Posted June 28, 2015
This is day 6 of the 2015 Kansas Wheat Harvest Reports, brought to you by the Kansas Wheat Commission, Kansas Association of Wheat Growers and Kansas Grain and Feed Association.
When you don’t like the weather in Kansas, the old saying goes “Wait twenty minutes and it will change.” According to farmers across the state, time isn’t the only thing that makes a difference with weather and precipitation. Farming conditions can vary greatly within the distance of even just a few miles. While farmers in areas of western Kansas have been pretty dry in the last few weeks, eastern Kansas farmers are facing mud.
Lane County farmer Ron Suppes reports a 40 bushel an acre average where his wheat crop was not hit by hail. Spots with hail damage may average 15-20 bushels an acre. Since last week’s rains missed Suppes’ area, he reported that test weights have remained steady at around 62 pounds per bushel.
“There’s been no such thing as a normal crop in our area in the last ten years,” Suppes said. “But this seems to be a pretty good year as a whole.”
Suppes’ proteins are varied, with some of the more stressed wheat bringing 13-14 percent protein content and the while the normal average is 11 percent.
“In April we thought we had a blowout,” said Suppes. “But now we are seeing triple what we had originally thought in some areas.”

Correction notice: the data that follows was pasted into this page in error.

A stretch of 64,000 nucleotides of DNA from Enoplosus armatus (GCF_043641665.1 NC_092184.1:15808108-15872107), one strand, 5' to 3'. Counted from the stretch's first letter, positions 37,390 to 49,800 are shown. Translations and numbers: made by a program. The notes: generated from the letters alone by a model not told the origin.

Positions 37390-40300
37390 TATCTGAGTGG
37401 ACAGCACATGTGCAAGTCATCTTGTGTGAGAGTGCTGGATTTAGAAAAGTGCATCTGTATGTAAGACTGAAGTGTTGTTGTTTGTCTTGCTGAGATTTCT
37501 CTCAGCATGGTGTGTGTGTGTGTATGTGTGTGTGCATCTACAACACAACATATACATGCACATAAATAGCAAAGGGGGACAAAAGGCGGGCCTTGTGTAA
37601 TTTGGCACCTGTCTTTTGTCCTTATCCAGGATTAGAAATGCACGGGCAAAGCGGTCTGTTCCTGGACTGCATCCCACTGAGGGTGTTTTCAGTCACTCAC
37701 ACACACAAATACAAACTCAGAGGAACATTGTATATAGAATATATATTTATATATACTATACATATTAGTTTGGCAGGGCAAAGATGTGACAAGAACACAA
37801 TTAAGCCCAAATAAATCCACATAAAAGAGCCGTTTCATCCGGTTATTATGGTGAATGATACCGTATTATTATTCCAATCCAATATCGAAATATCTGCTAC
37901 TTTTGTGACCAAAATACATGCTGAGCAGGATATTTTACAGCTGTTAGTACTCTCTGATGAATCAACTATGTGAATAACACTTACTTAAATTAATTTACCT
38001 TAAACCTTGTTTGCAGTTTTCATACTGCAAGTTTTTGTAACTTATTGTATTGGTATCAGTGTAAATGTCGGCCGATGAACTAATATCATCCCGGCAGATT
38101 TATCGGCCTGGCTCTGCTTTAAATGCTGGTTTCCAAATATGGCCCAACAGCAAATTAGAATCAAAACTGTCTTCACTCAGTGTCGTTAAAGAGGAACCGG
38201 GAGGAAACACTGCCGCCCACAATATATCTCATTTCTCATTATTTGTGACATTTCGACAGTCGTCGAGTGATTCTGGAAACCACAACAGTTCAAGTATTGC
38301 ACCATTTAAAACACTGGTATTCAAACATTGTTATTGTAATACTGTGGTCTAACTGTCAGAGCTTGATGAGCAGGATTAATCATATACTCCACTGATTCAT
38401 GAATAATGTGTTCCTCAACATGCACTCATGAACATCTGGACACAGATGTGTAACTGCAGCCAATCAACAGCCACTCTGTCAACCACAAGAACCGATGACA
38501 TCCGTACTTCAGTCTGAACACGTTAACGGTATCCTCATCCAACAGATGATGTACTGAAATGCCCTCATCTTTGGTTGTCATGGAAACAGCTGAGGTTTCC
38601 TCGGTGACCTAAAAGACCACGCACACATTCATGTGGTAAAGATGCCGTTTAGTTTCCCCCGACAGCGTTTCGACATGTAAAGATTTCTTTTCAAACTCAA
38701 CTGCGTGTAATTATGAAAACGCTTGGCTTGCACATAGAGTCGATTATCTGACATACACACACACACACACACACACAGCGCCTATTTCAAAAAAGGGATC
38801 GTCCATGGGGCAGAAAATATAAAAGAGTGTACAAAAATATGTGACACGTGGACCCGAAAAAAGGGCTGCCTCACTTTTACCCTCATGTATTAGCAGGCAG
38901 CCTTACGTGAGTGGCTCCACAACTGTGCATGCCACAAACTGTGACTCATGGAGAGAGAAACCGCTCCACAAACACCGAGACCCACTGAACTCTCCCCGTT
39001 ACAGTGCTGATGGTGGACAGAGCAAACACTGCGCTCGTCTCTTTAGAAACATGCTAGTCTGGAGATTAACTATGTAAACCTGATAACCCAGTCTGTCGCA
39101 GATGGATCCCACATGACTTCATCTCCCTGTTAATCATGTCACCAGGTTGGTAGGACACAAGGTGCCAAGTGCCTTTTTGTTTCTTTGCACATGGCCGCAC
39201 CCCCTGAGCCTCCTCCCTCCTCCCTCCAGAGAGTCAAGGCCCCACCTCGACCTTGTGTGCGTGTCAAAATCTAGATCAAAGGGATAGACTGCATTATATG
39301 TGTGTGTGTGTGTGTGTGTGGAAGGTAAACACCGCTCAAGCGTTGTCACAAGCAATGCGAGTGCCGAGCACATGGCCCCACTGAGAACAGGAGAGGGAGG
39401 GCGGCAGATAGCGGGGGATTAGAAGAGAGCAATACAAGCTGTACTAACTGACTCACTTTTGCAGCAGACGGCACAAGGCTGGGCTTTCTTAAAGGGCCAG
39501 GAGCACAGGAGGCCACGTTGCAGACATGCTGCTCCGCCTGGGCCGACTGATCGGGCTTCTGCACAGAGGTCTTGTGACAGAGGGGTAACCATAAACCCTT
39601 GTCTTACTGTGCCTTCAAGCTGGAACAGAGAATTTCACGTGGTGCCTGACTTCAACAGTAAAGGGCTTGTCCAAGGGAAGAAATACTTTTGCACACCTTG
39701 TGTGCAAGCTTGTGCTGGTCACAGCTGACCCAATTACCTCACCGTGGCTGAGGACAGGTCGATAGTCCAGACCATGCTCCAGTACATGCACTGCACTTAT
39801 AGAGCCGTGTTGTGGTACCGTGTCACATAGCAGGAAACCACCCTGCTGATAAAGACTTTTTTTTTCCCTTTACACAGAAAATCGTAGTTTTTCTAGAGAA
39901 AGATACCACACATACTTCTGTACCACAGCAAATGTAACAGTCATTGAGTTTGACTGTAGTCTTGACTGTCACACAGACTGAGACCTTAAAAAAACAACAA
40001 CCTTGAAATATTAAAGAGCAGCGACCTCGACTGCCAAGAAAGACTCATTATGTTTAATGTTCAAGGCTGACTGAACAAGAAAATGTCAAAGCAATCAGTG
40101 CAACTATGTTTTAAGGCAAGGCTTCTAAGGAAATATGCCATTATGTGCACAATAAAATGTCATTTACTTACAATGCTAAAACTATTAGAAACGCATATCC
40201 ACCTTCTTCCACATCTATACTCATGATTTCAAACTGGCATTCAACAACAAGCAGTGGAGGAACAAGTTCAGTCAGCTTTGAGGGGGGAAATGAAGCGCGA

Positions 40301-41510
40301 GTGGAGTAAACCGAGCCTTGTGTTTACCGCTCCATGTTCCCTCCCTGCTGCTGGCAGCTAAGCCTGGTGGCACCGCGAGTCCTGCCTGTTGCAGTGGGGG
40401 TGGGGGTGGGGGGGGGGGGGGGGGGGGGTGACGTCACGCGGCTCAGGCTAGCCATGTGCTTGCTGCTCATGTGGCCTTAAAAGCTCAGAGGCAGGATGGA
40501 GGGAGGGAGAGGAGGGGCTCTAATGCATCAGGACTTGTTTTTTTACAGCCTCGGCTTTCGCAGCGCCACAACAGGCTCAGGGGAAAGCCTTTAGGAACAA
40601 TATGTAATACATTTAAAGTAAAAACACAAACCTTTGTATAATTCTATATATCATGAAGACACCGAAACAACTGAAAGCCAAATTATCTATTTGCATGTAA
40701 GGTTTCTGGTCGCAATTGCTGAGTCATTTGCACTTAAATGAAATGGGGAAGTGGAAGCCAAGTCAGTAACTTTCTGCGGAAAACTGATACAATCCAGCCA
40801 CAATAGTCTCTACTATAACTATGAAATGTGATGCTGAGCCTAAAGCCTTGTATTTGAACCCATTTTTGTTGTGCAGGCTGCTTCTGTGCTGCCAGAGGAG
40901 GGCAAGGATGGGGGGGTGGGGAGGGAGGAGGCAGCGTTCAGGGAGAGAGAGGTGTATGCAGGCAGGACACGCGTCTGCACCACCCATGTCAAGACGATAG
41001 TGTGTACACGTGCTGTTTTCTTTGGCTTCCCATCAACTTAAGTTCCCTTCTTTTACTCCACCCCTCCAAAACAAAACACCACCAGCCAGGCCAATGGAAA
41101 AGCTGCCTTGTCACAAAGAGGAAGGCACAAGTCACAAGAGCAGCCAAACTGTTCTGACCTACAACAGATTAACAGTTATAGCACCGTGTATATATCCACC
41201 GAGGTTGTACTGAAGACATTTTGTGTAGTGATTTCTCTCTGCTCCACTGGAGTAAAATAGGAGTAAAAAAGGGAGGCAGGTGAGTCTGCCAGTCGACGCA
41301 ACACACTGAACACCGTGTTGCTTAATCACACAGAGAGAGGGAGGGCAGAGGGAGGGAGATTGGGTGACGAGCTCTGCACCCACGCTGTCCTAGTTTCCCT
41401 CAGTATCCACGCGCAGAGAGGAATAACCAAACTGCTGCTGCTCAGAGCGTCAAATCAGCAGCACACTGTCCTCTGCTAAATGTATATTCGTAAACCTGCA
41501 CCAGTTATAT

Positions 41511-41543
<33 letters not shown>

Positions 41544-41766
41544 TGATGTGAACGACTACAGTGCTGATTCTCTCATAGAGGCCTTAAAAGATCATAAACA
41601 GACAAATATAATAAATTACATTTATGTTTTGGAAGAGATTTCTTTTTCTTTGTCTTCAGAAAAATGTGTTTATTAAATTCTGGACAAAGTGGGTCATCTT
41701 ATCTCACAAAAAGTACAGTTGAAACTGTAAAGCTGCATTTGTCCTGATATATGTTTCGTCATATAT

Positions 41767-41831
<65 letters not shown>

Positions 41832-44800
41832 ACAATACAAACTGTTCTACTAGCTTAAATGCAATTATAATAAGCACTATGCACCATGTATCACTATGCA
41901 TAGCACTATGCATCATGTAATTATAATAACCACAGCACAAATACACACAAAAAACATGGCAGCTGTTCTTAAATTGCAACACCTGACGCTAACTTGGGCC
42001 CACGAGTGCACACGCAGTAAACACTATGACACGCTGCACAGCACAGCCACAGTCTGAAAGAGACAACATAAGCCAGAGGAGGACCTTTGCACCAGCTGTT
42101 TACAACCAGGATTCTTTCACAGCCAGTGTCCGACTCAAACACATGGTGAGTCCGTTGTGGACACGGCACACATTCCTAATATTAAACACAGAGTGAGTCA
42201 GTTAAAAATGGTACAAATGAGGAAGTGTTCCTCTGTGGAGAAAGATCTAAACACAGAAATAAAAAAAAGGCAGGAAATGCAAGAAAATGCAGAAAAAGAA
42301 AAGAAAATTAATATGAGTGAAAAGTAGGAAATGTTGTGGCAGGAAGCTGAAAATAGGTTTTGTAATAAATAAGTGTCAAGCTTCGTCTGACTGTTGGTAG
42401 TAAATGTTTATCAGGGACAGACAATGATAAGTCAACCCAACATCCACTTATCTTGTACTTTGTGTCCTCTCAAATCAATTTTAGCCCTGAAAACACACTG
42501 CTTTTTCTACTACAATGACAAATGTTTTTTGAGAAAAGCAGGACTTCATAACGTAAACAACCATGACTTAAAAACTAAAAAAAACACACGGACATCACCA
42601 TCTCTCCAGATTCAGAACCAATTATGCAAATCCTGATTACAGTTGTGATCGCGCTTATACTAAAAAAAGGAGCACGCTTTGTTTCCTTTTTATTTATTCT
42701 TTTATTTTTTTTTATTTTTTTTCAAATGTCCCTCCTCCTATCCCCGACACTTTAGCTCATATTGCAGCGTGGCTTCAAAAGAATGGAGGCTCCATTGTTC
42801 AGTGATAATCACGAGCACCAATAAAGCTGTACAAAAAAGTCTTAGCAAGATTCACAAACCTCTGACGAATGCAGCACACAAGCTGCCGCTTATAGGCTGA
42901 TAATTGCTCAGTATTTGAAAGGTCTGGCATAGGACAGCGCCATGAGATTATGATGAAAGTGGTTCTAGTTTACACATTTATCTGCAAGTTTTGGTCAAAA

Jared Wendelburg, a Stafford County farmer, relayed the difference just a few miles can make. Averages from the ground south of Highway 50 were around 30 bushels per acre while the average north of Highway 50 was around 50 bushels an acre. Test weights however have taken a hit from recent rains and have hovered around 58 pounds per bushel.
Crawford County farmer Jim Michael reports that area farmers are facing mud after last week’s rains.
“We had to get out of field yesterday,” said Michael. “It looked like if we kept pushing through we would get stuck.”
Yields in the area are extremely variable, with Michael reporting outliers of 30 and 70 bushels per acre. Test weights are running in the mid-50’s to the low-60’s. He estimates that many farmers in the area will be wrapped up in another week.
The 2015 Harvest Report is brought to you by Kansas Wheat Commission, Kansas Association of Wheat Growers and Kansas Grain and Feed Association.